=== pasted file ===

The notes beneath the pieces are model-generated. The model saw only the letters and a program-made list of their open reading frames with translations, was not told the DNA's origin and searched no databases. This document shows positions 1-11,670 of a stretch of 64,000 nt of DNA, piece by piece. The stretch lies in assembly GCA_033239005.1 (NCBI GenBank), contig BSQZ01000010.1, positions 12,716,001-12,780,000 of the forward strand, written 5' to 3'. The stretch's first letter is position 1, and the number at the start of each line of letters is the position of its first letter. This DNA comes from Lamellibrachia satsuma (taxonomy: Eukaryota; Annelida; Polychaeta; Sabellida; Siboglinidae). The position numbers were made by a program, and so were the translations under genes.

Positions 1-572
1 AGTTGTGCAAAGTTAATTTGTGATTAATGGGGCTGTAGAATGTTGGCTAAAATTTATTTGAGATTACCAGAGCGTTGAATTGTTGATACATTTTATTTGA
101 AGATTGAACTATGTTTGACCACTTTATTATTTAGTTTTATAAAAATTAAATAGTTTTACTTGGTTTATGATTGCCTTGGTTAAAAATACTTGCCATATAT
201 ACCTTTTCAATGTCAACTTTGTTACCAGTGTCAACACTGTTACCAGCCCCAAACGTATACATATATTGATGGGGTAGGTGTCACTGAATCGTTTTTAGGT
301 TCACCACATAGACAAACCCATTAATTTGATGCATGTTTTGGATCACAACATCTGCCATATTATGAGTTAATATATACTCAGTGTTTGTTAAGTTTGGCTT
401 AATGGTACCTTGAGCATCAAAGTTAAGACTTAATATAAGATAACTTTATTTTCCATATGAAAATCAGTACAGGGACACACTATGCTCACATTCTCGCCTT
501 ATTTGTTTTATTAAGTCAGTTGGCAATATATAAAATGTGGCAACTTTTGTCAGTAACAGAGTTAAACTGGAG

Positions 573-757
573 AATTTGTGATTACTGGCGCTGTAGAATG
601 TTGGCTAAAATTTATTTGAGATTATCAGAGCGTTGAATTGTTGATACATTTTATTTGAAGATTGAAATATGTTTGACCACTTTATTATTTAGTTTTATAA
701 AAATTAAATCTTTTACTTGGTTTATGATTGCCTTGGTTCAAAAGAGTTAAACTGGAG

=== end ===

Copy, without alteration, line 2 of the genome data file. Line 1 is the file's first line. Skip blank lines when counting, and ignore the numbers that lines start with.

Positions 1-572